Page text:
Posted November 1, 2018

Tech Weakness Send Market Sharply Lower

We said last month that October has a bad reputation and it certainly lived up to that reputation this year. Coming off the best quarter for stocks in 5 years we were not surprised to see some profit taking, but we were surprised at the extent of the selling.  After hitting a new all-time high in the first few days of the month, the market traded sharply and steadily lower for most of the month.  The reasons for the decline range from the mid-term elections, to rapidly rising interest rates, to concerns about trade tariffs, to worry about a slowing economy, both here and abroad.  The tech sector has led the advance over the last couple of years and selling in that sector weighed on the overall market.  Despite a 2 day 2.7% rally at month end, the S&P 500 lost 6.9%, its worst monthly performance in 7 years, and the widely followed index is now up just 1.5% for the year.  Oil prices, after hitting a multi-year high in early October, ended the month with a loss of nearly 11%, and market leader Amazon, after gaining 50% this year, plunged 25% during October.  The tech heavy NASDAQ lost 10.9%, its worst monthly performance in 11 years.

The month began with an optimistic tone as Canada joined Mexico and the U.S. in a new trade agreement to replace NAFTA. The first few days of the month saw oil hit a 4-year high and the market hit a new all-time high, but interest rates moved to a 7 year high.  We expect interest rates to rise in an accelerating economy, but late in the week the pace of the increase started to cause problem for the market, sending it to its worst day in 2 months.  The selling continued into Friday despite a report that unemployment hit a 49 year low.  The S&P 500 ended the week with a 1% loss and the tech heavy NASDAQ had its worst week since March.  During the second week the selling picked up steam as interest rates continued to march higher.  The S&P 500 had its longest losing streak in 2 years and the selling in tech stocks weighed on the overall market.  Good earnings on Friday help mitigate some of the losses, but the S&P 500 ended the week 4.1% lower, its worst week in 7 months.  The third week was back and forth with the market having its best day in 7 months on Tuesday, but selling pressure continued for the remainder of the week, this time on concerns about a weakening Chinese economy, and the S&P 500 ended the week unchanged.  Earnings were in focus during the last full week of the month and disappointing results from market leaders 3M, Caterpillar and Amazon helped send the market lower.  Despite a better than expected Q3 GDP report on Friday the S&P 500 lost another 4% for the week.  Weakness in technology stocks continued to weigh on the market this week, but when that sector firmed up during the last 2 days we saw a nice rally to end a tough month.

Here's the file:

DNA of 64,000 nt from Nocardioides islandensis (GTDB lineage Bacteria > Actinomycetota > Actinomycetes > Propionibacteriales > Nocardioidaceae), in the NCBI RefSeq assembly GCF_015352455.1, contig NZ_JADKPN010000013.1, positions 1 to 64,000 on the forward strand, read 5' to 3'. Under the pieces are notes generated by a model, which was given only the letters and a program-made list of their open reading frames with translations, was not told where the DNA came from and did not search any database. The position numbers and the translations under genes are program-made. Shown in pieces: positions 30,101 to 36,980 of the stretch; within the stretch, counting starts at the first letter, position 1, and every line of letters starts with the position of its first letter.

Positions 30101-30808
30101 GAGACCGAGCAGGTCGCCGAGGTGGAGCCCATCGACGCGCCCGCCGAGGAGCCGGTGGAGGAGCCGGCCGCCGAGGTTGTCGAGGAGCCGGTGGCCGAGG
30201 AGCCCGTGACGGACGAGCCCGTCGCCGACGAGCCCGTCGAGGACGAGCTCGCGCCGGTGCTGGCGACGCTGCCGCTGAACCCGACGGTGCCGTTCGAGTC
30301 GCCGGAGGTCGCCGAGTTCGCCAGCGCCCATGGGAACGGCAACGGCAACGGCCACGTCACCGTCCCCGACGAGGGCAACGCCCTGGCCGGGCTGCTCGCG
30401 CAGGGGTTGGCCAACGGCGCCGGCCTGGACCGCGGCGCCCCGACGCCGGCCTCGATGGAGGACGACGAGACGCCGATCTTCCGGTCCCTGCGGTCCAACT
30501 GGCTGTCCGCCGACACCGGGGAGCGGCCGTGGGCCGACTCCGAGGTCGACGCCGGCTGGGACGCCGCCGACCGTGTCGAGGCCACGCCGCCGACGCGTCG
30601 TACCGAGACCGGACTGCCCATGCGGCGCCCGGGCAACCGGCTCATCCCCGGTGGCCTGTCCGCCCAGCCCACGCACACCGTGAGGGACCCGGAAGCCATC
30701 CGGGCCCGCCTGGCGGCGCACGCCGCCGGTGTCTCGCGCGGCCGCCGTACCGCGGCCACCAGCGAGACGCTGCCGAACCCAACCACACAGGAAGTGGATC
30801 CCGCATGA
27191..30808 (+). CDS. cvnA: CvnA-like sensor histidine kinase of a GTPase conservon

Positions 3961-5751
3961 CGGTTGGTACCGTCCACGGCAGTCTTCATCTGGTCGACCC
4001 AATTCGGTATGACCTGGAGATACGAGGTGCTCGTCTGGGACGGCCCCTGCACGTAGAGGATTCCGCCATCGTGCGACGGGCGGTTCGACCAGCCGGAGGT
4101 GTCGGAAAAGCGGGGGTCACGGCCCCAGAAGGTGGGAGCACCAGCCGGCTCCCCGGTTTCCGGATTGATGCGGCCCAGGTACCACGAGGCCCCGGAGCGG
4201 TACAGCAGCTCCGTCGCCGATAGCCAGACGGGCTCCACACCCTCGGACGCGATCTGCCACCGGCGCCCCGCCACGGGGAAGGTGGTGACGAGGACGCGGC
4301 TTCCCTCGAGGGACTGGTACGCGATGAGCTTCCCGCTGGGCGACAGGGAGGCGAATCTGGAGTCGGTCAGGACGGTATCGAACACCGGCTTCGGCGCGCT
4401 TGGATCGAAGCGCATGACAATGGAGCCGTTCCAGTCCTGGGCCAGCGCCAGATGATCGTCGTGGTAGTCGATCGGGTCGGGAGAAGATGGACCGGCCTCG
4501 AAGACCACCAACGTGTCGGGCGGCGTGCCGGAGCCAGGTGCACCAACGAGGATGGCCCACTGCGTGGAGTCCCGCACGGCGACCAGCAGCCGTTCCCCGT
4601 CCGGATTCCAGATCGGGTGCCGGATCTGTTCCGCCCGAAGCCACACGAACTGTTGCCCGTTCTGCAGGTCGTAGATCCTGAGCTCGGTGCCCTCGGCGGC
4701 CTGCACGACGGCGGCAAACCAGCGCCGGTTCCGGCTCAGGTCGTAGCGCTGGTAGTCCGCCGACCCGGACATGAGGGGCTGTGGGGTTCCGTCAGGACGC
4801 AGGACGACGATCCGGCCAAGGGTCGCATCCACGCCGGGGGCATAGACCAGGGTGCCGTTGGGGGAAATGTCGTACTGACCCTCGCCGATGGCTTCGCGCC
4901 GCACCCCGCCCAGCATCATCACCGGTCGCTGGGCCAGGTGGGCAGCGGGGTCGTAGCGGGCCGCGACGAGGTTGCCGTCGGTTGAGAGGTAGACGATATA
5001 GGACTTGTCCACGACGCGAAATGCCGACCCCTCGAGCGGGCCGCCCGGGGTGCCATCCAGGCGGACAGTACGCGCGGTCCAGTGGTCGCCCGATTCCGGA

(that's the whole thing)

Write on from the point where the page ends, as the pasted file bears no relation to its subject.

We have often said that history is simply a guide and not an absolute, but November begins a 3 month stretch that has often been favorable for the markets. November has, on average, showed a gain of nearly 1% and closed higher 60% of the time.  The 3 month period that runs from November thru January has historically seen 50% of all gains for the entire year.  We are likely to be dealing with many of the things we were watching in October, rising interest rates, corporate earnings and trade tariffs.  If there were to be some agreement with China on tariffs we would expect the market to react favorably, but a prolonged conflict would be problematic.  Technology has been the leadership group in the market advance, so renewed strength in that space is critical to the market.  In a strong economy you would expect price to earnings ratios to be elevated and, despite the October decline, those ratios are still on the high side of normal.  In the short-term, mid-term elections next week are likely to be market movers, but these short-term moves are generally not a long term trend.

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